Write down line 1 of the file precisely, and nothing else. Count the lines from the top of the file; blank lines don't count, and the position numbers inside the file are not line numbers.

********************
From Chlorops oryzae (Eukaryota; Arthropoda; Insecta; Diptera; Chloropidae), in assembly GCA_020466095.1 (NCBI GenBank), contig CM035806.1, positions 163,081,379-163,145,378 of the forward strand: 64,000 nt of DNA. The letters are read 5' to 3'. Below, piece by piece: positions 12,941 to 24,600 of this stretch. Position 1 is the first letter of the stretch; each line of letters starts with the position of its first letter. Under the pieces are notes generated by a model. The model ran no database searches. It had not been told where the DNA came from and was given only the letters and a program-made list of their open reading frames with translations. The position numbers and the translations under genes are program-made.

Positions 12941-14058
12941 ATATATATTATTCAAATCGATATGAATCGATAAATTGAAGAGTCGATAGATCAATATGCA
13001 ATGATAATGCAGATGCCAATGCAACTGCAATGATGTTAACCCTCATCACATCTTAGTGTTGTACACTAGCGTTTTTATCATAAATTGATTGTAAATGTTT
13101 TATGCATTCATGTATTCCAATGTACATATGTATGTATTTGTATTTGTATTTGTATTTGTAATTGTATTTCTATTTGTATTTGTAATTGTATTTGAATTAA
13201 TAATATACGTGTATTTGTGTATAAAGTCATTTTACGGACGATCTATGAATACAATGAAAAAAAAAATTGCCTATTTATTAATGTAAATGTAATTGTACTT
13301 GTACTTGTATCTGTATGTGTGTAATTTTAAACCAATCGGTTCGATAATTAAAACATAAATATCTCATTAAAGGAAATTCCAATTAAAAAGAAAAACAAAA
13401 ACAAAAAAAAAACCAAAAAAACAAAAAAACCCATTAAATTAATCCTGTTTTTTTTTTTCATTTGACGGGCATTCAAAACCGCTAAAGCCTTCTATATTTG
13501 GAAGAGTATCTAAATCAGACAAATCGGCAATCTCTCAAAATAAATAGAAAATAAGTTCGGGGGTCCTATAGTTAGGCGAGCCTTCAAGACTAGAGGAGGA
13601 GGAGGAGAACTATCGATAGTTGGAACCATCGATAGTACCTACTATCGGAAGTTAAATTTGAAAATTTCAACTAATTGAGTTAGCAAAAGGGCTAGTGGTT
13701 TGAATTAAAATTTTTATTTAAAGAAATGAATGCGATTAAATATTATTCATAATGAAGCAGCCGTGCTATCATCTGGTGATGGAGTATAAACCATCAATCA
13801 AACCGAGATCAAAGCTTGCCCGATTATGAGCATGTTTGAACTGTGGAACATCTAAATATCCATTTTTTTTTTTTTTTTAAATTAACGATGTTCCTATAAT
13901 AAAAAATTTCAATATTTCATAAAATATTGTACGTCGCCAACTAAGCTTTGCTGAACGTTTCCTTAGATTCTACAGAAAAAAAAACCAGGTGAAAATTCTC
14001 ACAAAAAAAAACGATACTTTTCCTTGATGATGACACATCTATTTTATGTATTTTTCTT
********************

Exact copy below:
From Chlorops oryzae (Eukaryota; Arthropoda; Insecta; Diptera; Chloropidae), in assembly GCA_020466095.1 (NCBI GenBank), contig CM035806.1, positions 163,081,379-163,145,378 of the forward strand: 64,000 nt of DNA. The letters are read 5' to 3'. Below, piece by piece: positions 12,941 to 24,600 of this stretch. Position 1 is the first letter of the stretch; each line of letters starts with the position of its first letter. Under the pieces are notes generated by a model. The model ran no database searches. It had not been told where the DNA came from and was given only the letters and a program-made list of their open reading frames with translations. The position numbers and the translations under genes are program-made.